Thanks to TinyLetter and Warby Parker for sponsoring this week's episode.


Show notes:

Direct download: Ep._64_-_Gay_Talese.mp3
Category:general -- posted at: 12:34pm EST

Jon Ronson, a contributor to This American Life, The Guardian and GQ, is the author of six books, including The Men Who Stare at Goats. His latest is Lost at Sea: The Jon Ronson Mysteries.

"The older you get, you realize that no uncomfortable fact makes your story worse. Contradictions are great. What's bad, what to me is the worst journalistic sin, is ridiculous polemicism. ... To me, the contradictions, the story not turning out the way you want—you have to be a twig in the tidal wave of the story."

Thanks to TinyLetter, EA SPORTS FIFA 14 and Learnvest for sponsoring this week's episode.


Show notes:

Direct download: Ep._63_-_Jon_Ronson.mp3
Category:general -- posted at: 1:04pm EST

Malcolm Gladwell is a staff writer at The New Yorker. His latest book is David and Goliath: Underdogs, Misfits, and the Art of Battling Giants.

"The categories are in motion. You turn into a Goliath, then you topple because of your bigness. You fall to the bottom again. And Davids, after a while, are no longer Davids. Facebook is no longer an underdog—it's now everything it once despised. I'm everything I once despised. When I was 25, I used to write these incredibly snotty, hostile articles attacking big-name, nonfiction journalists. Now I read them and I'm like, 'Oh my God, they're doing a me on me!'"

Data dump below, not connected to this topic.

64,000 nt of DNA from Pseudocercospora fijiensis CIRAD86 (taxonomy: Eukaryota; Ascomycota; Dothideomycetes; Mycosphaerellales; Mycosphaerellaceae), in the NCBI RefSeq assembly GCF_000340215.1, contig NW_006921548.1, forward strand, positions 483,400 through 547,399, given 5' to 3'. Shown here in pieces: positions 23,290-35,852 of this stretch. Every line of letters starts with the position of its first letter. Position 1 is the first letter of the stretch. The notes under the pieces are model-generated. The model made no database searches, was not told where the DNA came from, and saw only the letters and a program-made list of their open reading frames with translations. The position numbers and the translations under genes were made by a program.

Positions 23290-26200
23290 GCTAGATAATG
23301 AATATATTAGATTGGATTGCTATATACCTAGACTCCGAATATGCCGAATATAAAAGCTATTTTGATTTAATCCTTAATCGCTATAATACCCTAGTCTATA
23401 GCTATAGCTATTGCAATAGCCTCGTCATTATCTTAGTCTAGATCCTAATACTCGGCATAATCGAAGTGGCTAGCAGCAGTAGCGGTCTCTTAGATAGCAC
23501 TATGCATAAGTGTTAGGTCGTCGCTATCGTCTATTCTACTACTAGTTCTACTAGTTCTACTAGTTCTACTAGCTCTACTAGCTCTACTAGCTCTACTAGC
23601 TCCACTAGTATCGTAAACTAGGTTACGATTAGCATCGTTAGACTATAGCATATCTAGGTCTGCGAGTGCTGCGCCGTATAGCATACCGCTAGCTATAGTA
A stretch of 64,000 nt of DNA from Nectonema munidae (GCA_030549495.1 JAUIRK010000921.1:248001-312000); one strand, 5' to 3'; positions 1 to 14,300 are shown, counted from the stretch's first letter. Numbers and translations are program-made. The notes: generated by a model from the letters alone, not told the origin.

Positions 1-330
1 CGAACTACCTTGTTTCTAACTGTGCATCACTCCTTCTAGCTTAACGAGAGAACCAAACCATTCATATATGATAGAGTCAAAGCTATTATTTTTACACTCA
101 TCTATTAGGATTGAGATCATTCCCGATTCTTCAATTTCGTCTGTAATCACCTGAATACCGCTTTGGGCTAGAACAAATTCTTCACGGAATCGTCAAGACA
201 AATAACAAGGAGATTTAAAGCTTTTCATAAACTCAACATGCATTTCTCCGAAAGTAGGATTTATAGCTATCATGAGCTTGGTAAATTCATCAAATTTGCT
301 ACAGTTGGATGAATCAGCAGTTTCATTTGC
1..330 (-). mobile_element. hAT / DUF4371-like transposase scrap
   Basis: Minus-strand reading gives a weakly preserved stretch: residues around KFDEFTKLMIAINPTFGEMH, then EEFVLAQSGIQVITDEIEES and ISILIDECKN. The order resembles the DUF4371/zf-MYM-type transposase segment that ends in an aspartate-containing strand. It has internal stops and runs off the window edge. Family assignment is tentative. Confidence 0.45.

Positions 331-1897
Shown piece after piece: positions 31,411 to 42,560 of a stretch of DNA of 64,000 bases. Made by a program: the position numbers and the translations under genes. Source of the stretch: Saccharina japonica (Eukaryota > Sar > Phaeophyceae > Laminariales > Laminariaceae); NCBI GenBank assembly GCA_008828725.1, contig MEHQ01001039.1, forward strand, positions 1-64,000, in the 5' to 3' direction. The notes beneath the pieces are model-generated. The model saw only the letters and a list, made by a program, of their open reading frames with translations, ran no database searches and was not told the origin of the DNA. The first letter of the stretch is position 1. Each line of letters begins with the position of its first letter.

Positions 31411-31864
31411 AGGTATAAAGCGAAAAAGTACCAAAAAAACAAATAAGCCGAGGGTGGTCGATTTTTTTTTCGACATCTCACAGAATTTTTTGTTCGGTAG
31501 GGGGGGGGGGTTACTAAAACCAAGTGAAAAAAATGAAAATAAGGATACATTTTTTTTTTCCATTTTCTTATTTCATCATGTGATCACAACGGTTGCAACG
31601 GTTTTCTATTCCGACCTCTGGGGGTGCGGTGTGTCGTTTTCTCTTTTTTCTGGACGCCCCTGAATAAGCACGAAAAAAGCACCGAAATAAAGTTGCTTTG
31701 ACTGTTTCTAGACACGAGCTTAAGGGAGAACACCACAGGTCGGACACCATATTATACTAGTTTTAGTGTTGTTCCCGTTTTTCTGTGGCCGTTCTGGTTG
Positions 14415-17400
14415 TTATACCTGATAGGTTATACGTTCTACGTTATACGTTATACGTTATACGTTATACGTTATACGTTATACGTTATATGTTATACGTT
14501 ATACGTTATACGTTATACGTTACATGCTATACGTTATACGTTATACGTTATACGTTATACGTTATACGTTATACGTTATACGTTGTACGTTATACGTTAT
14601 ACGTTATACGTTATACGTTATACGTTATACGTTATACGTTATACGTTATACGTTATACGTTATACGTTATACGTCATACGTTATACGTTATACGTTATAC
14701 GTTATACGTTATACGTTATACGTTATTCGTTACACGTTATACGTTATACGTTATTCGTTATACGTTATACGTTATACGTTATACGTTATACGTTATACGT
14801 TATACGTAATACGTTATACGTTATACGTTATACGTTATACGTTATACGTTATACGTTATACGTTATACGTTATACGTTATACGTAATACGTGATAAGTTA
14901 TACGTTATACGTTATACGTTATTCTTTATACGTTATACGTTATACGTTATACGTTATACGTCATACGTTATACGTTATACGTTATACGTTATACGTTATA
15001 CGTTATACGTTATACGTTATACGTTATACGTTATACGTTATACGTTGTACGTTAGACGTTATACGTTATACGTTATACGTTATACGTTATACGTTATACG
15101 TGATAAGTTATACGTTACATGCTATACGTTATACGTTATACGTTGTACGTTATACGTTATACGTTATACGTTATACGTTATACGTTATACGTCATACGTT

Thanks to TinyLetter and EA SPORTS FIFA 14 for sponsoring this week's episode.


Show notes:

Direct download: Ep._62_-_Malcolm_Gladwell.mp3
Category:general -- posted at: 12:10pm EST

Cord Jefferson is the West Coast Editor at Gawker.

"I consider myself to be a sincere human being. And I think that the way the internet carries itself, the way the internet has dialogues, is often insincere. That concerns me. I don't ever want to lose my sincerity. I don't ever want to lose my ability to feel emotional about things that I write about. I don't ever want to have a distance from everything that I write. I think that can be a danger of writing too much for the internet, that you develop this elitist distance from everything. That nothing really matters, you know?"

Thanks to TinyLetter and Hulu Plus for sponsoring this week's episode.


Show notes:

Direct download: Ep._61_-_Cord_Jefferson.mp3
Category:general -- posted at: 12:23pm EST

Hamilton Morris is the science editor for Vice and a contributor to Harper's.

"It's a shame that there isn't more of an interdisciplinary approach to a lot of scientific investigations, because often the result is that misinformation is produced. Again, there's misinformation in journalism and there's misinformation in science. And if you combine the best elements of both of those disciplines you can come a little bit closer to the truth. If you want to understand a drug phenomenon, you're going to need to look at it medically, chemically, anthropologically, you need to talk to people, you need to interview people, you need to look at the drug policy, the chemistry, the history—there's a lot of different factors that need to be examined in order to understand even the most simple, minute drug phenomenon. And if you're approaching something purely as a scientist, as an academic, there are huge limitations as to what you can do."

Thanks to TinyLetter and Hulu Plus for sponsoring this week's episode.


Show notes:

Direct download: Ep._60_-_Hamilton_Morris.mp3
Category:general -- posted at: 12:00pm EST